Red Bull Racing s Dutch driver Max Verstappen reacts as he exits his car after winning the Bahrain Formula One Grand Prix at the Bahrain International Circuit in Sakhir on March 5, 2023. Photo: AFP
The new measures apply to driving behind both safety cars and virtual safety cars being deployed and will begin at this weekend's Monaco Grand Prix. The decision was made following research and reviews of previous incidents and in consultation with the teams and drivers, FIA added in a statement.
Previously, drivers where required only to significantly reduce their speed and not overtake in zones where, for example, debris was blocking the track or where marshals were stood nearby.
“That requirement will be become more precise and strictly enforceable, with drivers now being required to meet a set maximum speed limit in areas where double yellow flags are displayed,” the FIA said.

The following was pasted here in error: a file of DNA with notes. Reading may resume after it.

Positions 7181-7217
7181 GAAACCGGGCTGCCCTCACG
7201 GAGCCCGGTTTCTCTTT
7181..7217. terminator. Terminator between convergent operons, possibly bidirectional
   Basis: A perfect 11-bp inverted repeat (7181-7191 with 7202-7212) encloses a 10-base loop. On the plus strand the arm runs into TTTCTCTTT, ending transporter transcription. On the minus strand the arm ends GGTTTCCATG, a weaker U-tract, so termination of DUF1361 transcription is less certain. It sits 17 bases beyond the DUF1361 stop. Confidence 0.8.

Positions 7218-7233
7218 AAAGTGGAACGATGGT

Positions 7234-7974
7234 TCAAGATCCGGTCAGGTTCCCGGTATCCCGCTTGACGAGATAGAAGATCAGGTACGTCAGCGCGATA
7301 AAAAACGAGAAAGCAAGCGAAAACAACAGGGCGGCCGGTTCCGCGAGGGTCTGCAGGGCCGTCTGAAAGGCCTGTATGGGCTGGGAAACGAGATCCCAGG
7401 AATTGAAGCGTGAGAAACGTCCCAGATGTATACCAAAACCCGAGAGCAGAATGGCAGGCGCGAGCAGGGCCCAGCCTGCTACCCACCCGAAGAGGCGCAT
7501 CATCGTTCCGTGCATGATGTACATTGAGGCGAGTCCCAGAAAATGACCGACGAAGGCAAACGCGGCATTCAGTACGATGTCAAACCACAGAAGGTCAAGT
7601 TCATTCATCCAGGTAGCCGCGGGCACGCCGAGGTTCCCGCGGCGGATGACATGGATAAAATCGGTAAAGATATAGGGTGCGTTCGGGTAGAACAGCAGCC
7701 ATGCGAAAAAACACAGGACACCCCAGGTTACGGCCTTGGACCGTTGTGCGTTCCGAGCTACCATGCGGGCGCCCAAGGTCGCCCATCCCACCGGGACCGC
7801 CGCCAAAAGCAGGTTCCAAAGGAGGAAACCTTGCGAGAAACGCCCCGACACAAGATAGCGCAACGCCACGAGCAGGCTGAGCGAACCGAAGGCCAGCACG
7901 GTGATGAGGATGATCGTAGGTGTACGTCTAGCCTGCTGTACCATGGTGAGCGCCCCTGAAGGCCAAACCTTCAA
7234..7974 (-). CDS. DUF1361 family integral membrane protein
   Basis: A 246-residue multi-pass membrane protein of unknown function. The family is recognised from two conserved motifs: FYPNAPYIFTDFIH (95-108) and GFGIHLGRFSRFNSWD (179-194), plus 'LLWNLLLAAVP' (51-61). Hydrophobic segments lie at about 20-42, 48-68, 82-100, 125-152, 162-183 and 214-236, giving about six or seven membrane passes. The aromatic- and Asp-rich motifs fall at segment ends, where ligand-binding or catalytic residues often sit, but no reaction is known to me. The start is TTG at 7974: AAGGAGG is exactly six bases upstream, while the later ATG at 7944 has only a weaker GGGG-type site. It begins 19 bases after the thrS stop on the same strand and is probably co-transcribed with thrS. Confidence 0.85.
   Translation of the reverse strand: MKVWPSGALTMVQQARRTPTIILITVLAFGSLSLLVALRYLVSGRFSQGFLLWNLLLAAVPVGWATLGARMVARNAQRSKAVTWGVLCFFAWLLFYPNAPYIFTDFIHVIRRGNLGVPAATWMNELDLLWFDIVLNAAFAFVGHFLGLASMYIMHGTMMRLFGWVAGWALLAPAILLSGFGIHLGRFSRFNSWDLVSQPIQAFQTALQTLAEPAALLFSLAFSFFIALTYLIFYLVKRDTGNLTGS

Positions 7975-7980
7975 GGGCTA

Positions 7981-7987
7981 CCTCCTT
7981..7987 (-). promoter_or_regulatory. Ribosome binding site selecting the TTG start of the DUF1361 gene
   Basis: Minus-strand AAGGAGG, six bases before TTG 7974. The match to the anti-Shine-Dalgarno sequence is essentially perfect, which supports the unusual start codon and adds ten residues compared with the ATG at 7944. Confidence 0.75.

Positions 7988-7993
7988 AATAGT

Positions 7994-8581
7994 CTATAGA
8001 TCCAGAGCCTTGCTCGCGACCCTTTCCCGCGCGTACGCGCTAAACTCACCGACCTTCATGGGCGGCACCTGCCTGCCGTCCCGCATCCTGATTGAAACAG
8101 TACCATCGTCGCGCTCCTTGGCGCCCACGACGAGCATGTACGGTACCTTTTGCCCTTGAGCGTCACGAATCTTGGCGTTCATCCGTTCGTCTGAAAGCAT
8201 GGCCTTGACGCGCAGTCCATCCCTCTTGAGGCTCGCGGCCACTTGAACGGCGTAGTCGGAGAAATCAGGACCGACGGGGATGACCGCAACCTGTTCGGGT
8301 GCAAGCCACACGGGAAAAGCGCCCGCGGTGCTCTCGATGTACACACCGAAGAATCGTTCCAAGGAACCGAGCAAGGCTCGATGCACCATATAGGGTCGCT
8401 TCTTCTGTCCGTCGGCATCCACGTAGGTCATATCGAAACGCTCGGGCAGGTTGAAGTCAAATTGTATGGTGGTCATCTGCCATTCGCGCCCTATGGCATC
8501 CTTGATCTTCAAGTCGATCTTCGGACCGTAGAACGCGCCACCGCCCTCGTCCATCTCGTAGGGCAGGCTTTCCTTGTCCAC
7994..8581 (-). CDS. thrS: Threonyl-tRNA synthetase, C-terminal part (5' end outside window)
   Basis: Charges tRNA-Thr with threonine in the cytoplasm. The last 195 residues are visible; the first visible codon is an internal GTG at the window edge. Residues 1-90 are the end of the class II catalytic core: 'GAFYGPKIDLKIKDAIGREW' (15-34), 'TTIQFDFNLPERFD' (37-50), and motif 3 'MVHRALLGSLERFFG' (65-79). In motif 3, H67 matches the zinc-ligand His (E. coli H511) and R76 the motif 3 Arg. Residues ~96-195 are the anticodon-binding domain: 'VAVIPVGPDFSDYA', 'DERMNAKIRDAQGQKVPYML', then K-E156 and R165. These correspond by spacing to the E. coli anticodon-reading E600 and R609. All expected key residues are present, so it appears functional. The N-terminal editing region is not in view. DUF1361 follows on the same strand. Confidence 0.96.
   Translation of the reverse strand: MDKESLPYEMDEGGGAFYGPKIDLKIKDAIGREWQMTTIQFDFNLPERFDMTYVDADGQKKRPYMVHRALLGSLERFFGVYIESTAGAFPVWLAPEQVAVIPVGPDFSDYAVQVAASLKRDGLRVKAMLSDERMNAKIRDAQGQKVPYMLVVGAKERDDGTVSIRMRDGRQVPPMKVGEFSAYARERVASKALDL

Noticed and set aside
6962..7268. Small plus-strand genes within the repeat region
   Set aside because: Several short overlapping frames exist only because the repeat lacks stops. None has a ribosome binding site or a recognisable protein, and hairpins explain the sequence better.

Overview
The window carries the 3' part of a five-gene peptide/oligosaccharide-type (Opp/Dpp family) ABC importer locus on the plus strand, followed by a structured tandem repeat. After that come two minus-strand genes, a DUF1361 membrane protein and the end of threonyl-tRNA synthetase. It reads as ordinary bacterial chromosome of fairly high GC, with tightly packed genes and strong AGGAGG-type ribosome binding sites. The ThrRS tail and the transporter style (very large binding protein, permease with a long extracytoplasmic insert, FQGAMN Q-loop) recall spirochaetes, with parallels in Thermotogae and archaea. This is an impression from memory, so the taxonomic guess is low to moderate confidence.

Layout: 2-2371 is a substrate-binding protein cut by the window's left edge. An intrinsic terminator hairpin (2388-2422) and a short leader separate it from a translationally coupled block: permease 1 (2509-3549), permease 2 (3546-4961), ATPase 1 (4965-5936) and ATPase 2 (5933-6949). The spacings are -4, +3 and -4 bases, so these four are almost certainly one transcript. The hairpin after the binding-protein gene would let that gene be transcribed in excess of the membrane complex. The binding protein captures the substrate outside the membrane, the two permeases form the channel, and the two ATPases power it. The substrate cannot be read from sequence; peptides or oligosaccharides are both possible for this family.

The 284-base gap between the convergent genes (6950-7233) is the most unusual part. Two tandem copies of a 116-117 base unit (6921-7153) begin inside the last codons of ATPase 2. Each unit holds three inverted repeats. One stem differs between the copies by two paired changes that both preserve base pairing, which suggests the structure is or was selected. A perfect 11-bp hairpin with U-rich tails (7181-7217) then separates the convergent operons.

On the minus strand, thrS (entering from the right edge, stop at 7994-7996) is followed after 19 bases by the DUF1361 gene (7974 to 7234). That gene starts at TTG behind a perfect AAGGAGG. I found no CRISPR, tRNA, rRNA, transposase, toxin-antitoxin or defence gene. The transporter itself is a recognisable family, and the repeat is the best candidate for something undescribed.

The FIA's technical director Tim Goss said things will become easier on track for both drivers and track workers.
“What we want to do is to provide drivers with a tool to help them during incidents and to make races even safer,” Goss said.
Drivers will not be taken by surprise since they will receive both visual and audible warnings when approaching a double yellow flag zone. Delta requirements will be reset to zero at the start of a double yellow flag zone, making it easier to follow the new speed limit.
The FIA did not say what the new speed limit will be but head of electronics Olivier Hulot is confident the new measures will work smoothly.
“We have already brought in a system of warnings for yellow and double yellow. The driver gets a warning in the marshalling sector ahead of the yellow or the double yellow," Hulot said. “For the FIA, safety is paramount and when there is a hazard on the track then we have to minimize the risks no matter what.”
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